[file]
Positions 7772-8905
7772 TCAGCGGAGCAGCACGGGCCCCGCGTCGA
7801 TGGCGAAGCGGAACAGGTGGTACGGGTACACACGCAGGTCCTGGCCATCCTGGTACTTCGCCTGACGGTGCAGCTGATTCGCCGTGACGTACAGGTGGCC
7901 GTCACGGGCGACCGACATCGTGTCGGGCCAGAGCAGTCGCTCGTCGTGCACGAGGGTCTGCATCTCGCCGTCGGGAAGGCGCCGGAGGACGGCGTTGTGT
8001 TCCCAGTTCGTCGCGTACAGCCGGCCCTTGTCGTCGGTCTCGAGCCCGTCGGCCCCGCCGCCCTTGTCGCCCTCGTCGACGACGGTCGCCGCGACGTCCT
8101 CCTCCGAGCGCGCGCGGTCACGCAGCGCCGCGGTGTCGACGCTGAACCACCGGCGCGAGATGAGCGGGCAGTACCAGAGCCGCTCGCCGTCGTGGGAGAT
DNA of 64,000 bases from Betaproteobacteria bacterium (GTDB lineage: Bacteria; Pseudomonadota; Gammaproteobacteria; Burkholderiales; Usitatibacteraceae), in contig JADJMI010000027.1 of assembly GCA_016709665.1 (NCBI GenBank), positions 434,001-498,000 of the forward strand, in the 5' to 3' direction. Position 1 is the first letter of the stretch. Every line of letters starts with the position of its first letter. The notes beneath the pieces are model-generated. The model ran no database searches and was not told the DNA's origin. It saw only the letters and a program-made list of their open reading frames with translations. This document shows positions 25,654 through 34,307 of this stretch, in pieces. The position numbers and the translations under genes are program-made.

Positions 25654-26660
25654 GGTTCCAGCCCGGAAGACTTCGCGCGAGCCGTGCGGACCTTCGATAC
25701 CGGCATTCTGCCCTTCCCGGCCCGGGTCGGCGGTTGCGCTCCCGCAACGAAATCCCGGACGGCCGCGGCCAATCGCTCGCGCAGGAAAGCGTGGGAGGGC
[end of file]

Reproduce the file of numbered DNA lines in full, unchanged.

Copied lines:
Positions 7772-8905
7772 TCAGCGGAGCAGCACGGGCCCCGCGTCGA
7801 TGGCGAAGCGGAACAGGTGGTACGGGTACACACGCAGGTCCTGGCCATCCTGGTACTTCGCCTGACGGTGCAGCTGATTCGCCGTGACGTACAGGTGGCC
7901 GTCACGGGCGACCGACATCGTGTCGGGCCAGAGCAGTCGCTCGTCGTGCACGAGGGTCTGCATCTCGCCGTCGGGAAGGCGCCGGAGGACGGCGTTGTGT
8001 TCCCAGTTCGTCGCGTACAGCCGGCCCTTGTCGTCGGTCTCGAGCCCGTCGGCCCCGCCGCCCTTGTCGCCCTCGTCGACGACGGTCGCCGCGACGTCCT
8101 CCTCCGAGCGCGCGCGGTCACGCAGCGCCGCGGTGTCGACGCTGAACCACCGGCGCGAGATGAGCGGGCAGTACCAGAGCCGCTCGCCGTCGTGGGAGAT
DNA of 64,000 bases from Betaproteobacteria bacterium (GTDB lineage: Bacteria; Pseudomonadota; Gammaproteobacteria; Burkholderiales; Usitatibacteraceae), in contig JADJMI010000027.1 of assembly GCA_016709665.1 (NCBI GenBank), positions 434,001-498,000 of the forward strand, in the 5' to 3' direction. Position 1 is the first letter of the stretch. Every line of letters starts with the position of its first letter. The notes beneath the pieces are model-generated. The model ran no database searches and was not told the DNA's origin. It saw only the letters and a program-made list of their open reading frames with translations. This document shows positions 25,654 through 34,307 of this stretch, in pieces. The position numbers and the translations under genes are program-made.

Positions 25654-26660
25654 GGTTCCAGCCCGGAAGACTTCGCGCGAGCCGTGCGGACCTTCGATAC
25701 CGGCATTCTGCCCTTCCCGGCCCGGGTCGGCGGTTGCGCTCCCGCAACGAAATCCCGGACGGCCGCGGCCAATCGCTCGCGCAGGAAAGCGTGGGAGGGC